Algeria is a key producer of hydrocarbons in Africa, ranking first in gas output and among the top three for oil. It depends on the sector for the majority of government revenue and nearly all exports. Despite reforms to encourage private sector development, promote diversification and attract FDI, the state plays a preponderant role, meaning that changes to government expenditure and investment continue to have a large impact on economic performance.
Economic zones in Africa have had a significant impact on trade volumes across the continent, as well as on job creation and foreign direct investment inflows.
From lockdowns to remote work and widespread job losses, the Covid-19 pandemic has dramatically changed the way people work. These interruptions are likely to have a significant impact on the global labour market well into the future.
The African PE industry has become increasingly complex and diverse, with the arrival of global institutional investors in recent years paving the way for some of the world’s largest firms to enter the market. Between 2014 and 2019 the total value of the 1053 PE deals reported in Africa reached $25.4bn. While deal volumes have maintained an upward trend, their value has gradually eased, suggesting growing investor interest but smaller deal sizes. Moreover, in addition to consumer-driven industries, PE fund managers have diversified their strategies to invest across a variety of sectors such as IT, renewable energy, infrastructure and real estate.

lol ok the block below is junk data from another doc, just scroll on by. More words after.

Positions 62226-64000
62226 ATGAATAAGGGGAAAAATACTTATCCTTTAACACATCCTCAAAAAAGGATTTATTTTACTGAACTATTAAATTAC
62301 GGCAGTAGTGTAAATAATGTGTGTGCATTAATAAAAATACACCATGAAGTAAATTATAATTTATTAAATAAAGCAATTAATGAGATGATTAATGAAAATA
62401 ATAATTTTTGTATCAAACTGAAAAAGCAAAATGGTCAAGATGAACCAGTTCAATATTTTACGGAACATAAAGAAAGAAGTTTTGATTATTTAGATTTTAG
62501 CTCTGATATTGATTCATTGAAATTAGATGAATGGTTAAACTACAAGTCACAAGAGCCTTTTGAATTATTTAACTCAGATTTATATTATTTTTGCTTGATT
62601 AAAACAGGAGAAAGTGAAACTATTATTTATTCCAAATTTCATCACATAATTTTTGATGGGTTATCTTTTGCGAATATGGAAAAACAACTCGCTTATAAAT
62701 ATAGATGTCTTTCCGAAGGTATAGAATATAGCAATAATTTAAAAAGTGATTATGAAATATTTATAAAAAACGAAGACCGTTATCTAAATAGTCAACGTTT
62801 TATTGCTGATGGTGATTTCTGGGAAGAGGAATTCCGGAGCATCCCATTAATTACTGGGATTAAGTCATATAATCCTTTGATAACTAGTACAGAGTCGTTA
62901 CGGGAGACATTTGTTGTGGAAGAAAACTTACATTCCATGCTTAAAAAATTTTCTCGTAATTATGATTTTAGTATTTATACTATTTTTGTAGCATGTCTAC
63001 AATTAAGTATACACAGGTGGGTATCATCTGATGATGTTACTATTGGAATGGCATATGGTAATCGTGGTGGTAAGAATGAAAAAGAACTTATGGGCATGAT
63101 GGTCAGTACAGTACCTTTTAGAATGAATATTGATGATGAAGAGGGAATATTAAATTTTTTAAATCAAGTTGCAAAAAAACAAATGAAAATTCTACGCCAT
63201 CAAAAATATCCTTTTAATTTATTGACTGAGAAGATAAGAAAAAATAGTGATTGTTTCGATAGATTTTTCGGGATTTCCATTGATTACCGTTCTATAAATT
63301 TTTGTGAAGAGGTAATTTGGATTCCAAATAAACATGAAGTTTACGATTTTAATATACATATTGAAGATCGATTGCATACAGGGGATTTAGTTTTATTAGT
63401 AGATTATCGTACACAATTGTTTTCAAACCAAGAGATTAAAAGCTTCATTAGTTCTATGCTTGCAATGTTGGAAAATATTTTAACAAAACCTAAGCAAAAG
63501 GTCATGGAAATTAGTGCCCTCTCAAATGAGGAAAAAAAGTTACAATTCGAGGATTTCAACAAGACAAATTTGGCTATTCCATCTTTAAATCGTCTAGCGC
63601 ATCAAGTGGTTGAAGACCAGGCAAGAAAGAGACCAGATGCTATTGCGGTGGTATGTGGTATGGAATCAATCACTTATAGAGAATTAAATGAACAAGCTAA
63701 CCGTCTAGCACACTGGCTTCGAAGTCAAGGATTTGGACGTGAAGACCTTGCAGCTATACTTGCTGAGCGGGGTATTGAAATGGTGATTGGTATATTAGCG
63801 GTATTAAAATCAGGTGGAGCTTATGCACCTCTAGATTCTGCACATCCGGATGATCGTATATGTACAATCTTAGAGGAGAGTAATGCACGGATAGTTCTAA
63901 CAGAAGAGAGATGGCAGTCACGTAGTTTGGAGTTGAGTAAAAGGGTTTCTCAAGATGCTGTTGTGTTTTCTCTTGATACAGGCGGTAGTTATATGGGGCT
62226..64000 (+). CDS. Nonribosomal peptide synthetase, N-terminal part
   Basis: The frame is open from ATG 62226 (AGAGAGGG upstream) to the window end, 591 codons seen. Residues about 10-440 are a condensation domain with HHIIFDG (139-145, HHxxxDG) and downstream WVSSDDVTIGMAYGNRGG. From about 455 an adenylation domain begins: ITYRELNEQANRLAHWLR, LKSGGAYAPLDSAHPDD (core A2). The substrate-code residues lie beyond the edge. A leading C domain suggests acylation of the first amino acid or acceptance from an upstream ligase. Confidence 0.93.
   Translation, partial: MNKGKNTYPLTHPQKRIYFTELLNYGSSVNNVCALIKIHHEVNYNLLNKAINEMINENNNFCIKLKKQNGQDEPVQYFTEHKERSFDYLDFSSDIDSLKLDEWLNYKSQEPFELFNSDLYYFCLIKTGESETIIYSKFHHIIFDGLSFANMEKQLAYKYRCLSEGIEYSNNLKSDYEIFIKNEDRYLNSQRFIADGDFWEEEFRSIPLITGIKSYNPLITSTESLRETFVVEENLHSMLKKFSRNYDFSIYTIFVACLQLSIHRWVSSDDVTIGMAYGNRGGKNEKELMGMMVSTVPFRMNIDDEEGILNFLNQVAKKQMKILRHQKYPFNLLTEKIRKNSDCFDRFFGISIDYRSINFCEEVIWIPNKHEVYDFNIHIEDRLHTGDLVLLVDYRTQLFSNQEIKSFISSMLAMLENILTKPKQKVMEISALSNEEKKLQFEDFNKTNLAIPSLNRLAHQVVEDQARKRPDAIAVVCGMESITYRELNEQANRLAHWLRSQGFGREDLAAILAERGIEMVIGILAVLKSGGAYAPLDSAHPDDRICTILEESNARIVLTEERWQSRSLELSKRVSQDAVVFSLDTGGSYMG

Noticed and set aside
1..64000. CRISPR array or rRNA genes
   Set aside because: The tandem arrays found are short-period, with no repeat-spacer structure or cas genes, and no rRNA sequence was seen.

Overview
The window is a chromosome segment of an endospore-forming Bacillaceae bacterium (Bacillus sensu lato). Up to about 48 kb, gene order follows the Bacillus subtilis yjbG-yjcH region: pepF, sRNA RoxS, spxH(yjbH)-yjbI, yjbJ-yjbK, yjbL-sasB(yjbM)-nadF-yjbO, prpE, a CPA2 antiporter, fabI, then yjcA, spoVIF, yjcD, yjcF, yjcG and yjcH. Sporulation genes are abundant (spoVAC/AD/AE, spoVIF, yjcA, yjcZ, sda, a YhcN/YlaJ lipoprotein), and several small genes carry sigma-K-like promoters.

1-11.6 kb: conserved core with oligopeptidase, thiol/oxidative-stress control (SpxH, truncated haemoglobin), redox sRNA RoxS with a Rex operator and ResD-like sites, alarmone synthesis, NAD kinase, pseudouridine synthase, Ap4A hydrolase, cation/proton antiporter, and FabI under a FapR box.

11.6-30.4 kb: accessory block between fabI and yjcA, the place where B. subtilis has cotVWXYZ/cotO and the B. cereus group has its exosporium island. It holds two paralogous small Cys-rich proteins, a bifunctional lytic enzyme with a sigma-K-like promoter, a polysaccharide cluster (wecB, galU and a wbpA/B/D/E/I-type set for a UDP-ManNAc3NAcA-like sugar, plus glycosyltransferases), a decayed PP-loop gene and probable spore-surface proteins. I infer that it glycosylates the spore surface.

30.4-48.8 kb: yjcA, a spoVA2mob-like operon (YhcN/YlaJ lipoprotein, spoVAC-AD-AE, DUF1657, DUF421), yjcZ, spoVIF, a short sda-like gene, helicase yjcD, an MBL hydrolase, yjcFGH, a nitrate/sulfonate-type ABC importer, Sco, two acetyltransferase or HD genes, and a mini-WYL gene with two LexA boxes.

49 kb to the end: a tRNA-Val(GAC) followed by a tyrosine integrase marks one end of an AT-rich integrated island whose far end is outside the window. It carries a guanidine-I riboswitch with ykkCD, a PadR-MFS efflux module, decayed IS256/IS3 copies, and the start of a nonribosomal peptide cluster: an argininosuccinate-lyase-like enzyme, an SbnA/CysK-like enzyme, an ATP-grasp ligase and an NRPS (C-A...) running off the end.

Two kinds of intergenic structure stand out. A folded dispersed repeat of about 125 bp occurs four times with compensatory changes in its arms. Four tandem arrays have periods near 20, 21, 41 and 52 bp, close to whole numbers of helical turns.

The Maghreb – which principally comprises Algeria, Libya, Mauritania, Morocco and Tunisia – has been hard hit by the coronavirus, but the pandemic has also sparked innovation and driven changes in the region that many hope will outlast Covid-19.
La relance de l’investissement public et des résultats encourageants dans les secteurs hors hydrocarbures ont porté la croissance de l’économie algérienne en 2018, une tendance qui devra toutefois être confirmée en 2019 dans un contexte de ralentissement de la croissance mondiale, de volatilité des prix du pétrole et d’une légère réduction de l’investissement public.
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